What’s going on in the Seaport/Innovation District these days? Blink, and you might miss it.
Today, Mayor Marty Walsh will be at Fan Pier as Joseph Fallon “officially” breaks ground on 100 Northern Avenue, or as it’s already being called, the Goodwin Procter building.
Talking recently with Graham Allison and Jon Frisch over at T3 Advisors (whose “Innovation Lab” and headquarters is on the second floor of One Marina Park Drive) gave a lot of insight into what the the massive project may look like soon.
Two takeaways: First, the entire project is moving a lot faster than anyone anticipated. Second, “Innovation District,” the civic branding bestowed upon the Seaport by Mayor Menino, will be a misnomer in a year or two, if it isn’t already.
Why isn’t the Innovation District an apt name for the neighborhood anymore? With the move of MassChallenge from One Marina Park Drive to Drydock Avenue, the only space that was startup friendly is gone. The prices for rent in the “Innovation District,” an area that was envisioned as a rival to Kendall Square in terms of technology and entrepreneurship, can only be afforded by corporate entities like Goodwin Procter and PricewaterhouseCoopers.
As Allison explained, “The people coming in here now are not like the people being pushed out of Kendall. It’s the more mature companies, the people two or three more steps down the road than it was two or three years ago.”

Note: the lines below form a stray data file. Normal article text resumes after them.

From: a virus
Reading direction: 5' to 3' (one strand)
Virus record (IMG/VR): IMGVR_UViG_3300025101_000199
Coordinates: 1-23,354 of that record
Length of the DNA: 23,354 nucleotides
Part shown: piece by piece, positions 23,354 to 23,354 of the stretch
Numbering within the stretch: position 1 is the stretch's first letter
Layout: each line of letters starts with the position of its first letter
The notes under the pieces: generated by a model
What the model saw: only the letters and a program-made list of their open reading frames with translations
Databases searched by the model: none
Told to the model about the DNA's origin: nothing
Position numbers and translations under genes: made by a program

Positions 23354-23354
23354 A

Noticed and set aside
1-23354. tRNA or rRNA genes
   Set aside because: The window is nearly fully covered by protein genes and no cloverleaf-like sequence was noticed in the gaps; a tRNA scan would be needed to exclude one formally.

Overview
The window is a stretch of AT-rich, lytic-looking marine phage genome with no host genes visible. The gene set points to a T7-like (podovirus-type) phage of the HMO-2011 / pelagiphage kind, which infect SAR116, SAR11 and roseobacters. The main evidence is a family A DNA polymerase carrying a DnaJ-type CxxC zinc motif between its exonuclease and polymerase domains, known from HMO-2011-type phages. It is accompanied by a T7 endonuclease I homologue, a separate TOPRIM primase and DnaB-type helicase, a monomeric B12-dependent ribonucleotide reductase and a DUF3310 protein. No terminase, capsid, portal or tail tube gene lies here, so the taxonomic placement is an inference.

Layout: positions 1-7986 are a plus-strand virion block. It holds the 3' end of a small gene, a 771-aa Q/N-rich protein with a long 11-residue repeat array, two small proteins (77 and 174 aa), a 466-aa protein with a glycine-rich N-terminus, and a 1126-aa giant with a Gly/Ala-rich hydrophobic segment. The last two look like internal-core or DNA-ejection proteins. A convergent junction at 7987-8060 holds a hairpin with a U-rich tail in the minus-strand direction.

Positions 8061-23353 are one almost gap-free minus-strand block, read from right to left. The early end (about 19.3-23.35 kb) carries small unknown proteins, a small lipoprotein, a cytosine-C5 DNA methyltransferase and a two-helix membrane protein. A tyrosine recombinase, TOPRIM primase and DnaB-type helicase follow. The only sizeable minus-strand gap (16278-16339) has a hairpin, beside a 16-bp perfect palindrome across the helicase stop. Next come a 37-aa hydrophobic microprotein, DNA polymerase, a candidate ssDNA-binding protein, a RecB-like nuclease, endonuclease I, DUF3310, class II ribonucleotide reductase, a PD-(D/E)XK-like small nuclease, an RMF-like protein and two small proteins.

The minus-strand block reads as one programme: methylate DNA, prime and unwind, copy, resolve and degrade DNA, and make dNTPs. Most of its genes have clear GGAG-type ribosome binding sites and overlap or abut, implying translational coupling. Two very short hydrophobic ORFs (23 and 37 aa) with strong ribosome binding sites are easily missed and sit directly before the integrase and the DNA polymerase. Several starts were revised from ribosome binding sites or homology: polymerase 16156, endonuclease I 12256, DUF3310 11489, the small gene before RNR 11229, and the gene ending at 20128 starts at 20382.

“It’s the area that the artists made cool,” said Frisch. “Subsequently, the tech companies brought a whole other type of business to the Innovation District, and it’s ironic, but now the startups are becoming priced out of the area.”
There is a lot to keep track of: With Vertex already a presence in the Seaport, One Marina Park Drive will be filling up with Battery Ventures, Polaris Partners, EnerNOC, and soon Gunderson Dettmer. Construction of the Goodwin Procter building and the PWC building are already underway, and the area best well known as a sea of parking lots will be unrecognizable in a few years.
After a few years of slow growth and stumbles, what was supposed to be taking shape over the next ten years is now finally accelerating. Allison even said that the Seaport Square project is now supposed to break ground potentially this year, while it had originally been slated for five years out.